More so, males have long, slender legs that are brightly colored. This allows them to leap from palace to place.
Both males and females of this jumping spider species display sexual dimorphism in both size and color. And as long as they are well preserved, their unique colors will not fade.
What do they eat?
Thanks to their UV reflection, our spider friends rely heavily on their extraordinary vision for hunting. Giving their complex visual system, the Cosmophasis jumping spider can spot prey from almost 20 to 30 feet away.
While other spiders use webs for hunting, the Cosmophasis uses its impressive vision and impeccable jumping skills to catch prey. More so, our spider friend is believed to be nectarivorous because it feeds off the Ixora plant’s sweet nectar. Our spider friend will feast on small and large insects in the wild, including crickets, flies, and mosquitoes.
When exposed to UV light, the Cosmophasis jumping spider displays dimorphic behavior. While adult males of this species display UV light on their entire body, females and juveniles do not reflect UV light. This dimorphic behavior is an excellent example of sexual signaling in jumping spiders. During mating, males will use their reflective ability to lure their female counterparts.
When it comes to movement, our fuzzy friends move in four different ways: drumming of palps, skittering, lunging, and bobbing of their abdomen.
What is their temperament?
If you’re interested in a friendly jumping spider you can play with, you’ll not be disappointed to check out the green iridescent garden jumper. Although this spider is aggressive towards prey, it isn’t harmful to humans.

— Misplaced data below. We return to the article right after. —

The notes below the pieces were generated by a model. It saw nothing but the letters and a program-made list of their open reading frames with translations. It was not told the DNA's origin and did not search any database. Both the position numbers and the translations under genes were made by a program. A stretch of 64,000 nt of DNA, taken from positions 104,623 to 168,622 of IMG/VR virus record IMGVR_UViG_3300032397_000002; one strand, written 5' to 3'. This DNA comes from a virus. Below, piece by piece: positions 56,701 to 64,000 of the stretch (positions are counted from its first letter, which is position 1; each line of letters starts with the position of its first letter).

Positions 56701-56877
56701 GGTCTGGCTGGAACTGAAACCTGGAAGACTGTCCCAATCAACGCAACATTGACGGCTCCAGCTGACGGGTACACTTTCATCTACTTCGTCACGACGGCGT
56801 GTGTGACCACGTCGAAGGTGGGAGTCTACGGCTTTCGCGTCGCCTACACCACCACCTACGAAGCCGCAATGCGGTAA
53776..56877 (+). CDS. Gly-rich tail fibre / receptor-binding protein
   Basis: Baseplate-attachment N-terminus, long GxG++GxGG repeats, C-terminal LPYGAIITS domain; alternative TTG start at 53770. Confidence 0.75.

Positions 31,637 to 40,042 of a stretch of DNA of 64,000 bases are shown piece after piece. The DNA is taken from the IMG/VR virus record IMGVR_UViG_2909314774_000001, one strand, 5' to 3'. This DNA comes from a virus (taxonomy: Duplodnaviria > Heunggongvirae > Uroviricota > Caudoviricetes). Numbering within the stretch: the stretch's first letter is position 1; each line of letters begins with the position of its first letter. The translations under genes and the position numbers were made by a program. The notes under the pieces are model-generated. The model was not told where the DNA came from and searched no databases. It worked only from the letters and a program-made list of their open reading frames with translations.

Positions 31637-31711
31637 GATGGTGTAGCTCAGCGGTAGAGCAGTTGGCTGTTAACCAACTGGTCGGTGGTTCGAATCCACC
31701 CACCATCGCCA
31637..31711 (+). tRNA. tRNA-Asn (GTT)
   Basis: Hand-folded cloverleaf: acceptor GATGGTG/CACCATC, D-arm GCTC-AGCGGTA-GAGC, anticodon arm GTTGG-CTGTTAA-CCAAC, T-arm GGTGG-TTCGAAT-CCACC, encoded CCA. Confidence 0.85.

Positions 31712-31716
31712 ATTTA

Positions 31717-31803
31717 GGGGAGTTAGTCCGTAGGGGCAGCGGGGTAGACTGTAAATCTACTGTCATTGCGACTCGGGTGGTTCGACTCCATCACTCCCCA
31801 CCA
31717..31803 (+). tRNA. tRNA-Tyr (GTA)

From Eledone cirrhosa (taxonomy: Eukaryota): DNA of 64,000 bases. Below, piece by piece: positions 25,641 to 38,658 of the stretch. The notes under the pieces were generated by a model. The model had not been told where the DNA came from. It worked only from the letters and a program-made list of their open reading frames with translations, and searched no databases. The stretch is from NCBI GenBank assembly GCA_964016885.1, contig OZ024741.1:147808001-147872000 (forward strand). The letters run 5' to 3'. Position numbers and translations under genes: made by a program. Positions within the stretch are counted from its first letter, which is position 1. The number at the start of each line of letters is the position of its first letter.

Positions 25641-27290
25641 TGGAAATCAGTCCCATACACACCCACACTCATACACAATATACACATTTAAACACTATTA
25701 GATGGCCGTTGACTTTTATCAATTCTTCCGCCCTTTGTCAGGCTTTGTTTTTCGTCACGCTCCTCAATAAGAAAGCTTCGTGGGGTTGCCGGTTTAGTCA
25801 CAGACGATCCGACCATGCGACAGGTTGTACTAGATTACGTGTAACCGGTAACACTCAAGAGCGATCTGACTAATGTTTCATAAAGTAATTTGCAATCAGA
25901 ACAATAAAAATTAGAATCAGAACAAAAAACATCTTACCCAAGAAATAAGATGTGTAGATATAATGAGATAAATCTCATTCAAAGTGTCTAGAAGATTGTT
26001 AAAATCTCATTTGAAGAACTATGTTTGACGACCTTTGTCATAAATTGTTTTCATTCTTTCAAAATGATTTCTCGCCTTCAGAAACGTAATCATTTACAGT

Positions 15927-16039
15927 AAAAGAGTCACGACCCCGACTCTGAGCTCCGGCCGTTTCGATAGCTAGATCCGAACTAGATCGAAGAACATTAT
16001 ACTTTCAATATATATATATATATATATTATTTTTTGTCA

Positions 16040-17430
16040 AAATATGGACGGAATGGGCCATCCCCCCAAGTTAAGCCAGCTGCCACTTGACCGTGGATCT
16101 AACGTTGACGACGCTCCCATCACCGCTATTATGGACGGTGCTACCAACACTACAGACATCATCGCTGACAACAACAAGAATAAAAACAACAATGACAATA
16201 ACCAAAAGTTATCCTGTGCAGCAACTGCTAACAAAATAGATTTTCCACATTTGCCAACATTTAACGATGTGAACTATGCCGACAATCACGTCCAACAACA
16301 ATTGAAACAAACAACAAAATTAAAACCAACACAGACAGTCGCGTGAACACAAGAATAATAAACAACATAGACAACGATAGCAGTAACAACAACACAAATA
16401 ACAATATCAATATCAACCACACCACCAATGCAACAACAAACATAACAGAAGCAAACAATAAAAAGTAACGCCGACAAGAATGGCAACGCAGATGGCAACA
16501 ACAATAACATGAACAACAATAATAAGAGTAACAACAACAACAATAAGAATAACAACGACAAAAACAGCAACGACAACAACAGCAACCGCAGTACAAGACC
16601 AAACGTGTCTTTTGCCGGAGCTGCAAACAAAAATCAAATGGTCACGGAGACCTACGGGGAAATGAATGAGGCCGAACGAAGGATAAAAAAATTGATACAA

When it comes across humans, its first instinct is to get away.
Is it dangerous or venomous to humans?
Generally, jumping spiders are harmless to humans, and that’s because they rarely bite. And even when they do, it is usually out of self-defense from being handled roughly. Plus, their venoms don’t pose any threat to humans unless you’re allergic to spider bites. And because they are regarded as cute, giving their attractive and shiny metallic appearance, many exotic pet lovers want to keep them as pets.
Frequently asked questions
Do they make great pets?
One unique thing about our spider friend is their colorful appearance and friendly nature. Because they rarely bite and display unusual behaviors, many spider enthusiasts will enjoy keeping them as pets.
Can you keep the Cosmophasis in captivity?
While jumping spiders enjoy staying in the wild, many spider enthusiasts have always fancied the idea of raising our furry friends in captivity. Although that isn’t a bad idea, you have to ensure they feed correctly, so offering them feeder insects would be great.
Do they use webs for hunting?
Unlike other spiders who rely on their webs to hunt, the Cosmophasis jumping spider adopts a different approach. Thanks to its extensive eye depth and powerful vision, our spider friend has adopted a stalk and leap strategy to overwhelm prey. Because of its vicious hunting skills, its have been called the tiger of the spider world.